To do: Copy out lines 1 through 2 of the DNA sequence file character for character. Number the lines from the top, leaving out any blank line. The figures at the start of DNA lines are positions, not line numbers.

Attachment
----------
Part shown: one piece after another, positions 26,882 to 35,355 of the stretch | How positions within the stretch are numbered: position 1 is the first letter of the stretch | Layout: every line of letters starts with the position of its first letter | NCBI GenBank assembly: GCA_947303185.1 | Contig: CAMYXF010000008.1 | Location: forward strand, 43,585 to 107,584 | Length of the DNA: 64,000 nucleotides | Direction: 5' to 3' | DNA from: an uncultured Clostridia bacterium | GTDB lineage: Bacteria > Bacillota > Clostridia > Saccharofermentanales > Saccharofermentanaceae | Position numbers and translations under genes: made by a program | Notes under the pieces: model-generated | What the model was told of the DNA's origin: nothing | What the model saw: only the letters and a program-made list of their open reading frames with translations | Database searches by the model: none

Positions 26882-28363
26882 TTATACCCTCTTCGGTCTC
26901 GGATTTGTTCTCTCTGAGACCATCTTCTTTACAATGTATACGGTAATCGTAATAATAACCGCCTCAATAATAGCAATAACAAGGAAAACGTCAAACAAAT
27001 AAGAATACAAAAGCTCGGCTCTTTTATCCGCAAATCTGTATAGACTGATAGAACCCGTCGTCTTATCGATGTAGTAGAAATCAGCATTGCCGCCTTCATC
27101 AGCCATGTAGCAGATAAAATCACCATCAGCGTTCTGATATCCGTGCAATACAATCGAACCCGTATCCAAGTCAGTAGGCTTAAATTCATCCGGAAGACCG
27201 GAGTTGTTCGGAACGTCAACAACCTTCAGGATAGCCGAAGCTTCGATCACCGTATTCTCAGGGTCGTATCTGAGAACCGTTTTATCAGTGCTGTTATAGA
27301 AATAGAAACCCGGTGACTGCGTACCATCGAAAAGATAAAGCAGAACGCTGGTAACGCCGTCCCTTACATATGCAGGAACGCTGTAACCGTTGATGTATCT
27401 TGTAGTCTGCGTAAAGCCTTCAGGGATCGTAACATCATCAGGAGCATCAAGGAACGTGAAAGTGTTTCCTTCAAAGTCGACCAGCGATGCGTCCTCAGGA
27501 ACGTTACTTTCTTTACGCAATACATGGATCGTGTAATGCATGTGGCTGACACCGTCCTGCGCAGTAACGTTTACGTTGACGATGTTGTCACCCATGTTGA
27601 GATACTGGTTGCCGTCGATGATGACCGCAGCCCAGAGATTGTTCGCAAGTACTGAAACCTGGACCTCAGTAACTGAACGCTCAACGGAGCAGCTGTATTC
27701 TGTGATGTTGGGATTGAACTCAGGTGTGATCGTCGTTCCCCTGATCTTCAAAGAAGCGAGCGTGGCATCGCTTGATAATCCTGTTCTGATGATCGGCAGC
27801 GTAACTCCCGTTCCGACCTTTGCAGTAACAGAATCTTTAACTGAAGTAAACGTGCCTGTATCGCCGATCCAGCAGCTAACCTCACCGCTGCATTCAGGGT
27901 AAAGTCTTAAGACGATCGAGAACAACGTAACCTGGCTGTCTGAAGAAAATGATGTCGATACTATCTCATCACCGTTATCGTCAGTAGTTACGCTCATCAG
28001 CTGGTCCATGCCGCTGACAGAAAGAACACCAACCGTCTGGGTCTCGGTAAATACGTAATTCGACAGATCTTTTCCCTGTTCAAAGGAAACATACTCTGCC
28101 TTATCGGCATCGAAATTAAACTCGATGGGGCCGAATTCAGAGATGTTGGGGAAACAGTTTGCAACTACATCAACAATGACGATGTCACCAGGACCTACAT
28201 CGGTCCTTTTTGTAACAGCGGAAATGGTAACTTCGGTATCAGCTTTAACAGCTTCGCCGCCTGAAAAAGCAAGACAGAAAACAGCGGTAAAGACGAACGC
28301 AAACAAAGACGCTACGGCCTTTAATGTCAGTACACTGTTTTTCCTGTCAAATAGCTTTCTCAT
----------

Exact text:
Part shown: one piece after another, positions 26,882 to 35,355 of the stretch | How positions within the stretch are numbered: position 1 is the first letter of the stretch | Layout: every line of letters starts with the position of its first letter | NCBI GenBank assembly: GCA_947303185.1 | Contig: CAMYXF010000008.1 | Location: forward strand, 43,585 to 107,584 | Length of the DNA: 64,000 nucleotides | Direction: 5' to 3' | DNA from: an uncultured Clostridia bacterium | GTDB lineage: Bacteria > Bacillota > Clostridia > Saccharofermentanales > Saccharofermentanaceae | Position numbers and translations under genes: made by a program | Notes under the pieces: model-generated | What the model was told of the DNA's origin: nothing | What the model saw: only the letters and a program-made list of their open reading frames with translations | Database searches by the model: none

Positions 26882-28363